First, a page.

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Golf trail opens private courses

The chance to get away once in awhile to see and play some golf in other regions often leads to hearing more stories about golf and the people involved in the sport.

A trip earlier this year to North Carolina gave me the chance to play some private country clubs that are being opened to the general public on a limited basis. The accessibility of these clubs isn’t right off the street. They are being packaged with accommodations and a few other amenities thrown in.

What was intriguing was the man behind the idea. Businessman John McConnell has decided to spend millions buying these clubs, some that were financial trouble, and then giving the public the opportunity to play them. Given that golf growth is rather stagnant across North America, the man must like his golf.

A number of the private club members I spoke with were very much in favour of the idea and why wouldn’t they be. Their clubs needed help and McConnell had the cash.  

McConnell, who made is multi-millions in the technology world, has invested in six private clubs and has created the McConnell Golf Trail. These exclusive playgrounds are complete with swimming pools and tennis courts and give serious golfers with a few bucks to spend, a chance to sample demanding golf in a southern country club environment.

Depending on the time of the year and a minimum three night-stay, prices start around $2,100 (US) which includes ground transportation, golf, some meals and hotel accommodations. 

McConnell says the idea to make these courses more accessible came from his travels to Scotland and Ireland.

“We played the top courses on those trips of which most were private clubs but allowed limited public play.  By offering this non-member play option, our greens fees helped with funding those clubs’ operational budgets,” he said. “And perhaps best of all, this provided a very good option for these clubs to give back to their communities and country by bringing tourism and its associated spending to these local businesses.” 

McConnell is of the opinion “great golf venues should be enjoyed for the good of the game and we want others to experience what our members get to enjoy on a daily basis.” 

There are four courses in North Carolina – Treyburn Country Club (Tom Fazio); Old North State Club (Tom Fazio) at Badin Lake; Cardinal Golf and Country Club (Pete Dye), Greensboro; Raleigh Country Club, (Donald Ross) Raleigh: and two in South Carolina, Musgrove Mill Golf Club (Arnold Palmer), Clinton; The Reserve Golf Club (Greg Norman), Pawleys Island.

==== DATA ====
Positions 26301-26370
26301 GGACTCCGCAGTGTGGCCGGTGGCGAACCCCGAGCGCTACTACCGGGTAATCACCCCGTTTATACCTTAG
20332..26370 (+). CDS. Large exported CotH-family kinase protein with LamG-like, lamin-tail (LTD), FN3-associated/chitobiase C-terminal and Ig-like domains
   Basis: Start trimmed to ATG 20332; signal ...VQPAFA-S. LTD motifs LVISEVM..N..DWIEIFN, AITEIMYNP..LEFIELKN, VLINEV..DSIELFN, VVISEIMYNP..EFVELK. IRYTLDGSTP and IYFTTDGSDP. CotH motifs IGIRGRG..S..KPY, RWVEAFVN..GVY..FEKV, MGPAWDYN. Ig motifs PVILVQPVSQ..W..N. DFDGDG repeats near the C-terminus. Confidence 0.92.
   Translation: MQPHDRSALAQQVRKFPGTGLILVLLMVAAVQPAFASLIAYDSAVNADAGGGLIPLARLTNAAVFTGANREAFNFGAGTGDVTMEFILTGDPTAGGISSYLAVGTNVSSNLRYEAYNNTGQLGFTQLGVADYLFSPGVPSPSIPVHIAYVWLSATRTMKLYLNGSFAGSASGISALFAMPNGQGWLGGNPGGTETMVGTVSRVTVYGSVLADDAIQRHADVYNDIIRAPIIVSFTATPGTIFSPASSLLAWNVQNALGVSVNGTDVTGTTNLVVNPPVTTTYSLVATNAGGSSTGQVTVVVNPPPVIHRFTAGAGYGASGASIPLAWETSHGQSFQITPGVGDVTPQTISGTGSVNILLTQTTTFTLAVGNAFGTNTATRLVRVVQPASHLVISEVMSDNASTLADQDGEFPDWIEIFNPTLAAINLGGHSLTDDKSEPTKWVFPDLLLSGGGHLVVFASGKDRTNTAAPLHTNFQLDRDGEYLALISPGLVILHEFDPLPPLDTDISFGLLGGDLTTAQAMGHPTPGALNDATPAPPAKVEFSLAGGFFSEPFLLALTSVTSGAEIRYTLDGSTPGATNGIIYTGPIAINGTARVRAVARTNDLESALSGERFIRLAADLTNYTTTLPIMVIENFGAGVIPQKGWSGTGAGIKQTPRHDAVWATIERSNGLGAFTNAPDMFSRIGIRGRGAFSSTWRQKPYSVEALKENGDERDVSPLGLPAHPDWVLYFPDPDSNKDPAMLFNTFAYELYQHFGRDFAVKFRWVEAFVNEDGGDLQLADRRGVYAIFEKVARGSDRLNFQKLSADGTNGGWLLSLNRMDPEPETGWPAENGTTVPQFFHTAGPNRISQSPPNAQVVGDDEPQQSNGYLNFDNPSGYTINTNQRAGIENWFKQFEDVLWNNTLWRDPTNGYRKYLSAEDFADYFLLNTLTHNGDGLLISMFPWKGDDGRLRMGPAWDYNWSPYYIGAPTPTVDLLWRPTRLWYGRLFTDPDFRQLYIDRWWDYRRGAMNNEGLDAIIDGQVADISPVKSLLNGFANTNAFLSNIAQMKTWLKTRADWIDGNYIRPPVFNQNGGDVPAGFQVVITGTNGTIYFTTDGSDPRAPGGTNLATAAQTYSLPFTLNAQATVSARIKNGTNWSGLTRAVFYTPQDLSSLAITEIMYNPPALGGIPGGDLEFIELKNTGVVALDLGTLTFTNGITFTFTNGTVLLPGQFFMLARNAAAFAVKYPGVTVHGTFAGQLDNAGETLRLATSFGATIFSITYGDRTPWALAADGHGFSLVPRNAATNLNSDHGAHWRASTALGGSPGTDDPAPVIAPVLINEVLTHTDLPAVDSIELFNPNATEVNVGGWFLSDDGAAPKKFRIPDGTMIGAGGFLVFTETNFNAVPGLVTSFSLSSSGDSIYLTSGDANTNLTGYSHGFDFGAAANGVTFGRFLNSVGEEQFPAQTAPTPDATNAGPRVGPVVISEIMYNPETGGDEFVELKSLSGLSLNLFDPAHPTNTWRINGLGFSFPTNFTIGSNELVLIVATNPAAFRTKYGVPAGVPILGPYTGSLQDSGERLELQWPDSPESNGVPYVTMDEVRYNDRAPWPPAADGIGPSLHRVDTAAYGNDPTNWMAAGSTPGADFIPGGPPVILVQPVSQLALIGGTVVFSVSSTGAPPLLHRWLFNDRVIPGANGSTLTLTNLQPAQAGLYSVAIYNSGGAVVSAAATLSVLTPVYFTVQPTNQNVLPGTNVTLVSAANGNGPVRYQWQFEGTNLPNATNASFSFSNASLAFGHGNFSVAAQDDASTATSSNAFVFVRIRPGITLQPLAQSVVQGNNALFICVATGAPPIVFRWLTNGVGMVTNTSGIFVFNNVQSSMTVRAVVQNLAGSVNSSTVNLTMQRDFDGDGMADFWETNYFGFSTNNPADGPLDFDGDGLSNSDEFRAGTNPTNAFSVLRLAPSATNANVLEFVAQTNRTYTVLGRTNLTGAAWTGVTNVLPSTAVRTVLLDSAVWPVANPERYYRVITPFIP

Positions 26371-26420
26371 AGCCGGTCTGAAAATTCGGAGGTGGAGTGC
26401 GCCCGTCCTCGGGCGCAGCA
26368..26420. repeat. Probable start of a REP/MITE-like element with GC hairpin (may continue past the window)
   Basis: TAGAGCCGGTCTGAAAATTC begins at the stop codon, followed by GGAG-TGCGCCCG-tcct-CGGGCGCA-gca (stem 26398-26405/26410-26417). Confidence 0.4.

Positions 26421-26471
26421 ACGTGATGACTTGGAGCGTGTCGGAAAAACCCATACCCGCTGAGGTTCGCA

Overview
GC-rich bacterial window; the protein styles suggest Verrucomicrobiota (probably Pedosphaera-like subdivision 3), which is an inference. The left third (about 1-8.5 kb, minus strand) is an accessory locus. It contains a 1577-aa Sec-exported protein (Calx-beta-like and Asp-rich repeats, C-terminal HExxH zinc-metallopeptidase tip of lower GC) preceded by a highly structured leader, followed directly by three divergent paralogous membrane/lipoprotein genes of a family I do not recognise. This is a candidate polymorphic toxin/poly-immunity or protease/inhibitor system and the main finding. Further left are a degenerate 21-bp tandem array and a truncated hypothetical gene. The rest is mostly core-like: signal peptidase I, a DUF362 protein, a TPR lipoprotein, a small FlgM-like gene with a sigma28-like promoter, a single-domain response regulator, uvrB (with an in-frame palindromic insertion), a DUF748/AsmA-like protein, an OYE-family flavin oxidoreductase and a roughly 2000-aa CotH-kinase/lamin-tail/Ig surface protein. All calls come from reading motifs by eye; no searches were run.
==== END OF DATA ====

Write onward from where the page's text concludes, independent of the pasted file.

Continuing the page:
Raleigh Country Club was the first course McConnell bought and did so simply as a mission to give back to the community.

“I felt that with my financial resources I could save this beautiful golf course for both current and future members to enjoy as I did not want to see Donald Ross’s last course become another (residential) subdivision,” he said.

“Once I was involved with this club on a routine basis, I felt that multiple courses made more sense for increased efficiency if an investor was going to generate a return on capital deployed.  Therefore, I decided to look for top rated golf courses in the Carolinas that were designed by the best know architects and offer a shared membership plan in all of them. Certainly the sport is not an a growth mode but it will always be desirable for people looking for a great game to play for a lifetime,” he said.

The six-course trail is expected to grow.

“We will certainly want to expand our course ownership position and we have some great ones that we are in discussions with today,” he said. “We do anticipate that the McConnell Golf Trail will become one of the most desirable golf experiences in the U.S.  when our network of highly rated private golf courses is completed.”

You might to check it all out at :www.mcconnell.golf.com

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Tom Peters

Tom Peters is a freelance writer based in Lower Sackville, Nova Scotia, a suburb of Halifax. In December 2009 he retired after 41 years with The Halifax Chronicle Herald. He covered competitive golf regionally for the paper in his early days as reporter and over the years has freelanced golf travel articles to a number of major golf and business publications. He is a member and a director of the Golf Journalists Association of Canada.

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